As our interfaith group began working with a Congolese family of six (that had been living in a refugee camp in Tanzania for more than 15 years), we discovered that there were important benefits associated with being a group representing several congregations. First of all, raising $10,000, soliciting donations for household goods and furniture, and recruiting the needed 50-60 volunteers actually came relatively easily when we pooled the resources of our 6 faith communities. But equally important, we found that we really, really enjoyed getting to know each other and working together to overcome the knotty challenges and obstacles that are inherent in refugee resettlement work. The synergy that our group developed was rich and powerful. We found that previously-held stereotypes about each other/each other’s faith traditions were, well, just that – stereotypes. We also learned about how faith from different religious traditions empowered and inspired its followers to work with refugees.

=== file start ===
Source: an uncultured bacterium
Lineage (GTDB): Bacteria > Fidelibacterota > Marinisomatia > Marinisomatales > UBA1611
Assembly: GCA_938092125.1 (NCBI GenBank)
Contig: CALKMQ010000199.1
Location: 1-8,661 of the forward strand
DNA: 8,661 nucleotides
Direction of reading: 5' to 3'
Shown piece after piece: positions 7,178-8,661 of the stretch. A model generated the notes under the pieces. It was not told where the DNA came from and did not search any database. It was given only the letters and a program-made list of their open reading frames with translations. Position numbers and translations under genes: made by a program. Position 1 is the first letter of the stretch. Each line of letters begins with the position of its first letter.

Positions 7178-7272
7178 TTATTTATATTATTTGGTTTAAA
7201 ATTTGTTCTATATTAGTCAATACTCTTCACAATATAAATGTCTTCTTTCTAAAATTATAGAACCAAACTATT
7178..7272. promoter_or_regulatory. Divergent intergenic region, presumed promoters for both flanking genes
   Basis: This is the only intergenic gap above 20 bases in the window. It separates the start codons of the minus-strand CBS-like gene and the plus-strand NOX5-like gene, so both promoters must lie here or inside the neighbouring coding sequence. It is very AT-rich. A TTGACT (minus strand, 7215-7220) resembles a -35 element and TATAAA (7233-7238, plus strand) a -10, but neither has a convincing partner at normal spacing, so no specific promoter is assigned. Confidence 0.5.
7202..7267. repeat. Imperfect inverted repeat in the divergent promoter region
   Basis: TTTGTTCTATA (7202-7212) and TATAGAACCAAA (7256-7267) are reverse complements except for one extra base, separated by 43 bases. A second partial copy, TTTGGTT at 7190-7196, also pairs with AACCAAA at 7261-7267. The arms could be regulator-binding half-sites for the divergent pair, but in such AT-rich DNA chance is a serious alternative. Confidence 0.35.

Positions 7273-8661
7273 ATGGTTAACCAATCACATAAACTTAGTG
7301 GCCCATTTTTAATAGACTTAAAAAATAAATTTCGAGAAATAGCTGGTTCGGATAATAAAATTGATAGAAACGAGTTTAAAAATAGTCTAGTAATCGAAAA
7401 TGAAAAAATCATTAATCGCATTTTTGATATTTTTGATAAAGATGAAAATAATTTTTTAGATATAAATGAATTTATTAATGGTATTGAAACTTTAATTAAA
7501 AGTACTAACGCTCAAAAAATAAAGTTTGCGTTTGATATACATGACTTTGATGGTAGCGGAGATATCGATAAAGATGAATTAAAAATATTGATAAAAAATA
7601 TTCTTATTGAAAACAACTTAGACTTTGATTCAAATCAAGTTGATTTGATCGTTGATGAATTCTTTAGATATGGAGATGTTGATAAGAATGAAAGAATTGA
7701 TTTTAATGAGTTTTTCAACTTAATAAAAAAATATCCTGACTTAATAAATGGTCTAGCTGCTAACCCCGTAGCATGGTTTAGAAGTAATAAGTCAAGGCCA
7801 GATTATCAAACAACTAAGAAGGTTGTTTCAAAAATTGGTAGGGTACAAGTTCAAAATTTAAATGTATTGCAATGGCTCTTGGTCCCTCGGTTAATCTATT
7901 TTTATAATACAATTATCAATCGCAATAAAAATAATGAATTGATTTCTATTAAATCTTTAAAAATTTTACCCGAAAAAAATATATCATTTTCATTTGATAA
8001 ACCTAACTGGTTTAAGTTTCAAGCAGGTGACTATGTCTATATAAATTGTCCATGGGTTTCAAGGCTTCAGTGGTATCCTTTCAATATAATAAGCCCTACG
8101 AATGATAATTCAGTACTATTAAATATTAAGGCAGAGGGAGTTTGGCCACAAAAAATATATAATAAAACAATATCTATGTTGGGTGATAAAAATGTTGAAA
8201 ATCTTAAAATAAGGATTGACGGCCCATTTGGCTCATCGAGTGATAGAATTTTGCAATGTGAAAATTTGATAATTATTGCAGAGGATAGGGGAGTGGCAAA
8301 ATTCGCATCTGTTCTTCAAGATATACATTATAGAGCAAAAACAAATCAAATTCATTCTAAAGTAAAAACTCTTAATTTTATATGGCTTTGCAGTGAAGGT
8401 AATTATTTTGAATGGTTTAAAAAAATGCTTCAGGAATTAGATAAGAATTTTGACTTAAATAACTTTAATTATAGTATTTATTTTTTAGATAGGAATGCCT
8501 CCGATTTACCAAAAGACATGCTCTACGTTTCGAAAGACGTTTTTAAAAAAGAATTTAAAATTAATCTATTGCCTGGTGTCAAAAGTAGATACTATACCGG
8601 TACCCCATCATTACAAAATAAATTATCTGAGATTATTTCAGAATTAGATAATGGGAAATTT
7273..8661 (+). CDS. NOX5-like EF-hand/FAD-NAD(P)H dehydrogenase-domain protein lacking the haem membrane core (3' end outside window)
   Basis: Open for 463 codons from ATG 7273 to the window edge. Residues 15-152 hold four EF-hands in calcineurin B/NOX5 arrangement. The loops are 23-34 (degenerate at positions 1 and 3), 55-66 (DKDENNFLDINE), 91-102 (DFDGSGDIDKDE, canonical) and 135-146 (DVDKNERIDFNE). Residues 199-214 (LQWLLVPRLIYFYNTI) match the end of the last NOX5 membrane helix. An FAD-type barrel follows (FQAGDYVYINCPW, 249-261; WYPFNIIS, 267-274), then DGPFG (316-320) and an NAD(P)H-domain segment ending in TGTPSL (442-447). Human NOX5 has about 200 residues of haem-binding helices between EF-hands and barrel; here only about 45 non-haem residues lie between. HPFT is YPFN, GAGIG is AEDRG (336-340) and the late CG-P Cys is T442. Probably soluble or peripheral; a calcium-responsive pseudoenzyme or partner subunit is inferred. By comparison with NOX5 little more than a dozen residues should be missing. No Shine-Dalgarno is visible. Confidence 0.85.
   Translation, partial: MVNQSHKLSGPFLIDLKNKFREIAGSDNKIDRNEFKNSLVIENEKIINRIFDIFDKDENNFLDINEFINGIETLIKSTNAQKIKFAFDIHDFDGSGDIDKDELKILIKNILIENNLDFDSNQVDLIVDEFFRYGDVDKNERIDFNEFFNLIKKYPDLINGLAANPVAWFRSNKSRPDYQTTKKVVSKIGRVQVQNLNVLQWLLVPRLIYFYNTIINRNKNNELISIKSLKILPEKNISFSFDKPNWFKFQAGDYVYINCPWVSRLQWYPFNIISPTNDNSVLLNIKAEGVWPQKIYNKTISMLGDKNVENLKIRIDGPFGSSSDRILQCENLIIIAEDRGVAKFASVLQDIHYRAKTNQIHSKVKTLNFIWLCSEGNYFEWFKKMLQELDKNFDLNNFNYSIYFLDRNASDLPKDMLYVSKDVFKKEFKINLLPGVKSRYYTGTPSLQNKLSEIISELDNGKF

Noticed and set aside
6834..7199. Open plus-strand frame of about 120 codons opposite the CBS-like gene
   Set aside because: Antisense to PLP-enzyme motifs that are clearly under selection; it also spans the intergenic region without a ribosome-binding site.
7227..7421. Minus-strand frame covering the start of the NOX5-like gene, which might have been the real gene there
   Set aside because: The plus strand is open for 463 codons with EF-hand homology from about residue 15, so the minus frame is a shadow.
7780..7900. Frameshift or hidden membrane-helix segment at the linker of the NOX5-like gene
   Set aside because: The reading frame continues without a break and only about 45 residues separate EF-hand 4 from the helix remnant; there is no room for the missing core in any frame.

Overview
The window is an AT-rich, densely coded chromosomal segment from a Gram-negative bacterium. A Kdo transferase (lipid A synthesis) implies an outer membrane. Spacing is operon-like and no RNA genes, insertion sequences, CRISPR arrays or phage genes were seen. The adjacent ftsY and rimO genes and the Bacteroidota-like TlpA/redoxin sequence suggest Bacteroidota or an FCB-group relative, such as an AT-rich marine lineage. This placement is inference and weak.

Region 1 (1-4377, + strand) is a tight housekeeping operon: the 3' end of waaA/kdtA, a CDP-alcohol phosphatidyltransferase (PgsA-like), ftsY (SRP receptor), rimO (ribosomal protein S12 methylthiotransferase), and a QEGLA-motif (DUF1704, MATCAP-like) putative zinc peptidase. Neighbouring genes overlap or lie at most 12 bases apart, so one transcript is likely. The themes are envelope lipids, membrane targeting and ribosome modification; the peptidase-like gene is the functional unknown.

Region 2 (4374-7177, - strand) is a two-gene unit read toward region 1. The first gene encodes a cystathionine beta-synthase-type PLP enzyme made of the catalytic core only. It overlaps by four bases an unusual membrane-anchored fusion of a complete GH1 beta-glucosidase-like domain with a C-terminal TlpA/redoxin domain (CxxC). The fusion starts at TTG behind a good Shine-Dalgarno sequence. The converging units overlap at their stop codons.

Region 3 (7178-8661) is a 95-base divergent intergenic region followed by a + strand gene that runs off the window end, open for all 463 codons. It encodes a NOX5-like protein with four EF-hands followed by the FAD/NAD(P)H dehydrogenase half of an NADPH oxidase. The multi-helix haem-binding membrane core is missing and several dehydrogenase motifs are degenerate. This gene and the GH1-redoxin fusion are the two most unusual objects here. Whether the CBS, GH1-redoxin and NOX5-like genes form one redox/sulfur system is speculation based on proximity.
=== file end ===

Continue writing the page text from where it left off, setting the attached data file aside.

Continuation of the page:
Many in our local community have recognized and expressed their support for the interfaith composition of our group. One local newspaper, the Danbury News Times, remarked that “In Newtown, Jews, Muslims, Christians and members of other faith communities have formed The Interfaith Partnership for Refugee Settlement.” Another local newspaper, the Newtown Bee, published an articles which stated, “. . . while the group was born by members of Trinity <Episcopal Church> and NCC <Newtown Congregational Church> — and has also gained representatives from Al Hedaya Islamic Center, Baha’i Community, and The Church of Jesus Christ of Latter-Day Saints — the project is open to anyone who wants to participate.” Yet one more local newspaper, the Danbury Local Voice, noted that “A father and mother who fled the war-torn Congo over 16 years ago, escaping to a refugee camp in Tanzania, are now happily settled in Danbury with their four children, partially thanks to the work of the newly formed Newtown Interfaith Partnership for Refugee Resettlement (IPRR). They arrived in November with the help of congregants from IPRR’s diverse group of faith communities in Newtown and others.” It was remarkable that three local newspapers thought our work with the refugee family was of sufficient interest that they tasked reporters from their staff to write articles about this project. It was equally remarkable that all three articles chose to highlight that IPRR is an interfaith group, a fact that has resonated deeply with many in our community.